Recently Updated Features

Ms. Pac-Man — Sequel to Pac-Man

03/11/2017
Updated
11/14/2017
When Pac-Man came out in 1980, it was big. I mean really big. Like “stand in a 10-person line to play for just a few minutes” big. For the price of 25¢, you could guide Pac-Man — a little, binge-eating, yellow, three-quarter circle — through a maze loaded with tasty little white pellets, while being chased by four colorful little ghosts named Inky, Blinky, Pinky, and Clyde. Ms. Pac-Man, the sequel to Pac-Man and the second game in the Pac-Man series, was an even bigger success. The game itself was the same, but the game play was better. Ms. Pac-Man travelled faster, as did the ghosts. There were 4 mazes as opposed to the one that you kept playing over and over again in Pac-Man. The ghosts were “smarter” too, that is, they weren’t as predictable as those in Pac-Man. Then of course, there was Ms. Pac-Man, who was just so darn cute.

College of William & Mary — Second-Oldest College in the U.S.

10/24/2016
Updated
11/14/2017
When comparing history of William & Mary to Harvard's, you can say that Harvard very much benefited from, among other things, its location. Situated in Cambridge, Massachusetts, just across the Charles River from Boston, Harvard throughout its history never went through a period of being shot up or abused by marauding armies. Although there was the time during American Revolution in 1775/1776 when Massachusetts militia surrounded the British in Boston, Harvard itself came out with its ivy quite intact, and has since remained unmolested. The same thing cannot be said for William & Mary, which is located in Williamsburg, VA, a lovely and picturesque place that unfortunately suffered terrible abuse during the U.S. Civil War.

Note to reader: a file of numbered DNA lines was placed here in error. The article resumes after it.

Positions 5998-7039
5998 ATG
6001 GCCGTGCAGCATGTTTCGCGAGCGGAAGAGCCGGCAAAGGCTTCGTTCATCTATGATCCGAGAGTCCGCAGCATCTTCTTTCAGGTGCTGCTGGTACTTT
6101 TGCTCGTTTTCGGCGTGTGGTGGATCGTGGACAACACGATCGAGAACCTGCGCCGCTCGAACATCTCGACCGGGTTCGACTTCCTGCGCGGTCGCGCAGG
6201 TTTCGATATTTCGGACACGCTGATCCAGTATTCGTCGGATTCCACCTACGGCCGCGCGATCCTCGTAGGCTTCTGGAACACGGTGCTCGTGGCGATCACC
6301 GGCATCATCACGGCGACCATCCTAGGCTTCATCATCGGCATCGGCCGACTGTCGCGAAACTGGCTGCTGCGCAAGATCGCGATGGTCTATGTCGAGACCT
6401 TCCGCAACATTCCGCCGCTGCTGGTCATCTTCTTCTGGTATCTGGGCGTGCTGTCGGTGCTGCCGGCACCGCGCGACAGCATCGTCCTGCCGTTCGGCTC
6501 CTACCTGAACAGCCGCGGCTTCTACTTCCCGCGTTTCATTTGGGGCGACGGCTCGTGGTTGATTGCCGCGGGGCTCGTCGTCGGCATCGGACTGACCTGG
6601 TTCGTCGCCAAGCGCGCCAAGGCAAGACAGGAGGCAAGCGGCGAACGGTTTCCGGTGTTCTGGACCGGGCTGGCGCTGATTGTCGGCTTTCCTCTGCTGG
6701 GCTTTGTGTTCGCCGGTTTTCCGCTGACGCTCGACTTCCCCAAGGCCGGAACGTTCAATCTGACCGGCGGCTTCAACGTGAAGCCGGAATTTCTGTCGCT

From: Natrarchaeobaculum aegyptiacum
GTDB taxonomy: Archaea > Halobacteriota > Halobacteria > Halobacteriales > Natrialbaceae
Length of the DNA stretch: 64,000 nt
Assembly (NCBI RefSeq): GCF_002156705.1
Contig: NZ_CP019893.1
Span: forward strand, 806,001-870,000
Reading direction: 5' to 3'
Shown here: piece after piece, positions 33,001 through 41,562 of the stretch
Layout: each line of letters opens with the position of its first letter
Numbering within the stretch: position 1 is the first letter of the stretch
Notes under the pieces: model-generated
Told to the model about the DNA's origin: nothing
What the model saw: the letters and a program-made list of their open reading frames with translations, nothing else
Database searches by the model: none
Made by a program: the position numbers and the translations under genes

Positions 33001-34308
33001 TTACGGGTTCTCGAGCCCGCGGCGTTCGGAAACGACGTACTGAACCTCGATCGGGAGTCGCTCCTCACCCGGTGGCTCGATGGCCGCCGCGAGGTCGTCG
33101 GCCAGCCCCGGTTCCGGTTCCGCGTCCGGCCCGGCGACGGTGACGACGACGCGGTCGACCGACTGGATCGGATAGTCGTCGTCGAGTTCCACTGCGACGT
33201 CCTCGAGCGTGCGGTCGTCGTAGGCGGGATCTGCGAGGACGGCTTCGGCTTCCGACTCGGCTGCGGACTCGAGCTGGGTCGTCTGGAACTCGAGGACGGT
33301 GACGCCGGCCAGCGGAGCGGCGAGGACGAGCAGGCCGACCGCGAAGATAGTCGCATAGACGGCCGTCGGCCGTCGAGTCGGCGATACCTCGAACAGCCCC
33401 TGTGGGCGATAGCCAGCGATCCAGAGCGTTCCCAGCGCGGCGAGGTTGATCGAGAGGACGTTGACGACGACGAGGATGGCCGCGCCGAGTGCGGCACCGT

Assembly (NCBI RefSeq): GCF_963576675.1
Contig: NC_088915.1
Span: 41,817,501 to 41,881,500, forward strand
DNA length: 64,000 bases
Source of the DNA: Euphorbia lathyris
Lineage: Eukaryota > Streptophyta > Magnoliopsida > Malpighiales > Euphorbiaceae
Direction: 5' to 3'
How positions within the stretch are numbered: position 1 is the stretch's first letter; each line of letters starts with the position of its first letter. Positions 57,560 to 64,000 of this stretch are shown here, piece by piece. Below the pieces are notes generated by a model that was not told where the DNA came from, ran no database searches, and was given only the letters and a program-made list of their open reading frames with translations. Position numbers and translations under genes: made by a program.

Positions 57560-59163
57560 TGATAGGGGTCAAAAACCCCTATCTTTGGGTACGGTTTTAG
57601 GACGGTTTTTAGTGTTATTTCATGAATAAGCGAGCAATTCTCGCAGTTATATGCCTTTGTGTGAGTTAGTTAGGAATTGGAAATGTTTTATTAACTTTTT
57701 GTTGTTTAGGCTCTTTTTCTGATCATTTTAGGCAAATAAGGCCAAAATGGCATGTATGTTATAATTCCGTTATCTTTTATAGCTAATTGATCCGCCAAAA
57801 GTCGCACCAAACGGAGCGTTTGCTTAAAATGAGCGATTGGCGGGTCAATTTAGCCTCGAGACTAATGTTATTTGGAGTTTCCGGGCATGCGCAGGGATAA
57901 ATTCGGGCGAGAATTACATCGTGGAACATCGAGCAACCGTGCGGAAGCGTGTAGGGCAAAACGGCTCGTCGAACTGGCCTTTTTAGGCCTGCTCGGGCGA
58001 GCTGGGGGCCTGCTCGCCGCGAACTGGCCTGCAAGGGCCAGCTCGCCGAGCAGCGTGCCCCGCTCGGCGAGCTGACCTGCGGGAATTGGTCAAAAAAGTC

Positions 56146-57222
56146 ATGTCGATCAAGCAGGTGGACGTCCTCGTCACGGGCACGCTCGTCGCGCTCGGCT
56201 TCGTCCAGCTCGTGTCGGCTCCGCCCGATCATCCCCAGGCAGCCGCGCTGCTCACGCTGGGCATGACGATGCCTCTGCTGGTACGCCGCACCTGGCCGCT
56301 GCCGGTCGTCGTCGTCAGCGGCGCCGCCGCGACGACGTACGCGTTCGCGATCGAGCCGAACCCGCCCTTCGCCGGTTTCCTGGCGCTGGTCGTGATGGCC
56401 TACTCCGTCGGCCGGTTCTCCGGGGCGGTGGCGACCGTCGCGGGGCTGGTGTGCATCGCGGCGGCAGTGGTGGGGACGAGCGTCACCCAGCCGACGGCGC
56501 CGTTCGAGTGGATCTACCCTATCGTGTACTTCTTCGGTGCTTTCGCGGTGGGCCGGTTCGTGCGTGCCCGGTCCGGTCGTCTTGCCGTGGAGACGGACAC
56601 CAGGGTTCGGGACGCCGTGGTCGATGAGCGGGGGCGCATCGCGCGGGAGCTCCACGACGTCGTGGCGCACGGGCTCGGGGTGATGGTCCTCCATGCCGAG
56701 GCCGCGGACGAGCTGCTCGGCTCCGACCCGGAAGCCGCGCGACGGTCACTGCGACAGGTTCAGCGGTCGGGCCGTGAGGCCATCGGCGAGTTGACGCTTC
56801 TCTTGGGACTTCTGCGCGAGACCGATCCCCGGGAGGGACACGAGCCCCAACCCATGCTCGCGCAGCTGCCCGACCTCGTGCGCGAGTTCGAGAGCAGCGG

Second Day of School for the Little Rock Nine

09/26/2017
Updated
09/26/2017
The decision handed down in 1954 by the U.S. Supreme Court in the Brown v. the Board of Education of Topeka case put an end to the idea of "separate but equal" in the U.S. and effectively ruled that segregation on the basis of race was unconstitutional. It was no longer permissible for public institutions to have separate bathrooms for black people and white people, separate offices for black people and white people, or more to the point of this article, separate schools for black people and white people. For 58 years following the 1896 Supreme Court decision in Plessy v. Ferguson, this type of enforced segregation was the law of the land. It didn't stop there, in many parts of America, it was against the law during to NOT segregate certain facilities.

Geri Reischl — the "Fake" Jan Brady

03/30/2017
Updated
09/12/2017

Geri Reischl may not be a household name but she occupies a rather unique place in American pop-cultural history. Some may know her for her singing. Some may know her for her toy ads in the late 60s and early 70s. There are many French Canadians who may remember Reischl from when she toured with singer René Simard. But the majority of those who remember Reischl know her as “Fake Jan.” As in, Jan Brady, the character from the family sitcom, The Brady Bunch.

Kim Shattuck — The Second Person to Play Bass for the Pixies

01/11/2017
Updated
08/01/2017

When the Pixies1 reunited in 2004, it was a huge prayer answered for many devoted fans. Having previously been disbanded in 1992 by frontman Black Francis, a.k.a. Frank Black—real name Charles Thompson (which is what we'll call him for the rest of this piece)—the odds of the post-punk band ever playing again seemed slim at best. There were stories of acrimony, personality clashes, and creative differences between the members, all of which was standard band-breaking-up stuff, but this breakup felt colder and deeper than most. No public feuds. No tell-all books or articles. Just a very business-like split. But then, like other things in business, time and money-making potential heal most wounds.